One doesn’t need a crown in order to be a role model, Miss Tennessee 2015 told Truman High School students on Monday.

Hayley Lewis, a 2011 graduate of Truman, represented The Volunteer State in the 88th annual Miss America beauty pageant this past September where she placed sixth overall. The Belmont University student in Nashville was back home in Independence for Easter and visited her old Foundations of Leadership class at Truman to encourage the future student leaders how impactful they can be to their peers without having accolades or previous recognition; plus she dispelled some preconceived notions about beauty pageants in general.

“Many have a skewed perception on pageantry,” she told Angie Zarrillo’s fifth hour Leadership class. “Vanity and egotism maybe true to an extent, but it provides scholarships in exchange for (community) service and where you have the opportunity to give back to a charity.”

Lewis said that since being crowned Miss Tennessee last summer she has visited three schools daily talking to students about character building, plus a hospital or charity appearance every night throughout the state. Being the state beauty queen in Tennessee is the equivalent of having the official state spokeswoman title, she added.

The Truman alum got her start in beauty pageants just over two years ago when a friend of hers suggested she participate in a local beauty pageant with a $500 cash prize. Being responsible for her own tuition and housing, she decided “why not?”  She eventually went on to win three more throughout Tennessee that ultimately led to the state crown.

“It’s really a full-time job,” said her father, former Truman football and track coach Craig Lewis, on his daughter’s title during Monday’s speaking engagement.

He also said that he has never seen someone so disciplined and dedicated as his daughter, along with the other women, competing in Miss America – and that's from someone who has coached athletes for many years. Three months prior to the Miss America pageant, Hayley was preparing for any type of question a judge might ask during the interview portion of the competition and exercising – all while subsisting only on carrots, kale and tilapia; a fish, she said, that she will never eat again.

“They even monitored my water intake!” Lewis said about the Miss America staff before the bikini portion of the pageant. It was also a part that was especially nerve-wracking considering your parents are watching you on stage in only a bikini and 5-inch heels, she added.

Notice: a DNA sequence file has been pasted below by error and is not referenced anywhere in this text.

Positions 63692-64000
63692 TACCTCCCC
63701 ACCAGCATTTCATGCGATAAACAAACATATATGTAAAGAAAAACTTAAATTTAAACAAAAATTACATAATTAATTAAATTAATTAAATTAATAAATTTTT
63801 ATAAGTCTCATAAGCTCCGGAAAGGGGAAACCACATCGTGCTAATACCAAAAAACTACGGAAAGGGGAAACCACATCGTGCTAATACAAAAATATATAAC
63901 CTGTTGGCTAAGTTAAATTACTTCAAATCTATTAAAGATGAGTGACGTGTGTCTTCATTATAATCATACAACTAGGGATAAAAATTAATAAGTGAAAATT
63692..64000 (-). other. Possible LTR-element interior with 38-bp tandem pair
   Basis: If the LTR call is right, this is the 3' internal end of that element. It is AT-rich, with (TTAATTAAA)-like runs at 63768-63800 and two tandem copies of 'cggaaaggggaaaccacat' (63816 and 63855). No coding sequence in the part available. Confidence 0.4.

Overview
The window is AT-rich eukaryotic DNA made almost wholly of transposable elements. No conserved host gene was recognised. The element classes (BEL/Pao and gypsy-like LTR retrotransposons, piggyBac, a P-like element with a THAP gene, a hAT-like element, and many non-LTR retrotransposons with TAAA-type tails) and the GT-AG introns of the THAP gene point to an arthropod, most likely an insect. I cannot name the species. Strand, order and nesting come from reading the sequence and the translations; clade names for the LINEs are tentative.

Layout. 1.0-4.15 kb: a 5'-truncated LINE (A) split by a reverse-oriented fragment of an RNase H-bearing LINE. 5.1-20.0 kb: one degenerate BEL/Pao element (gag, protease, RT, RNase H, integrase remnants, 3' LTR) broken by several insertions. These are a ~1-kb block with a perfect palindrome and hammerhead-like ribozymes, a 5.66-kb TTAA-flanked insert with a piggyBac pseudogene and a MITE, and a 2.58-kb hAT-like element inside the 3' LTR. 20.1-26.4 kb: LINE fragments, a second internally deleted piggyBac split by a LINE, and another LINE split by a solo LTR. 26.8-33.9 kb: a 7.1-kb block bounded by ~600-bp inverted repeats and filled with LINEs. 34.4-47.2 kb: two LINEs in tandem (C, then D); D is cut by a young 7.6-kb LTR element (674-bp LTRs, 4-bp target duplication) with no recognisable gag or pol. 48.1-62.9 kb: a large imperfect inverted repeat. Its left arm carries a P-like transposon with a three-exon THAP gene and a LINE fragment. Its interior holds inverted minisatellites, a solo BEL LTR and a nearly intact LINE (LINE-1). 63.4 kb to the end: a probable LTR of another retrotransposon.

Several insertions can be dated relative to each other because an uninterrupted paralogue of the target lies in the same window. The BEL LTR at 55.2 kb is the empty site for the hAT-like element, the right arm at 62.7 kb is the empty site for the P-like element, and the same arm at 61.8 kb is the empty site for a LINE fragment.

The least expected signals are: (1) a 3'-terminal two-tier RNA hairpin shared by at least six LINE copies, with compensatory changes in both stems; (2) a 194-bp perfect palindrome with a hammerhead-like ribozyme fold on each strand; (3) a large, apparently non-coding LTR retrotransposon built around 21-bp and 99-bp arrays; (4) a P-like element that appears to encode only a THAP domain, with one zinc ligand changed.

A “mental toughness” was crucial to be competing on a national stage, she recalled. “You prepare yourself so much for that moment (on Miss America).”

Despite being in front of millions of television viewers, one of Hayley’s fondest memories as Miss Tennessee was when she visited a terminally ill 8-month-old baby at a children’s hospital. The baby’s family and medical staff pressed her to sing a song from the Disney movie, “Frozen.” They said the soothing sounds could lower the baby’s frequently rapid heart rate.

“I was really insecure how I was going to make a difference,” she recalled.

But when she belted out a couple of lines from a song in “Frozen,” the baby’s heart monitor went down.

“Then I was kicking myself for being insecure,” she told the Leadership students.

Hayley credited her Leadership class for helping get to where she is at today. She stressed to students to never be reluctant to do something out of their comfort zone because the simplest act could make the biggest difference.

Although people simply listen to her because she is a real-life “princess,” Zarrillo’s class allowed her to form habits that has led to her success. Those habits of success start right in high school, she said.

“You’re already driven, successful and the cream of the crop,” she told the Leadership students. “You don’t need a crown to be a role model. Your peers will listen to you.”

Lewis described herself in high school as a “dork” and recalled a time when she was terrified of getting behind a microphone to speak to the entire student body during a pep rally. If it wasn’t for Zarrillo pushing her to confront her fear, she said, she probably would not have been able to sing “I Who Have Nothing” on national television during the pageant.

“You already have the tools and resources here at Truman to catapult you. There are teachers here who will invest in your future.”

The dork who later turned into a beauty queen found her clique in the Leadership class, which allowed her to gain confidence to participate in her high school’s musical productions, track and cross country teams.

Zarrillo said her Leadership Development course is designed for students to provide them the opportunity to unlock their leadership potential. Some skills that are learned include self-awareness/self-esteem, goal setting, problem solving, communication and networking. The classes, along with Truman’s Student Council, plan the majority of events held at the school, she added.

“I was so proud to have Hayley here to see her success and the beautiful person she has become, inside and out!” said Zarrillo. “She has grown on so many levels! She has so many wonderful things to say about her experiences from here and beyond that have shaped her and I love that she knows her roots and what is important...”

It’s already been full circle for Hayley in just the little over four years since she has been in high school. After she passes the crown to the next Miss Tennessee this summer, she will complete her degree in music business at Belmont and she hopes to work in the “professional side” of the music industry.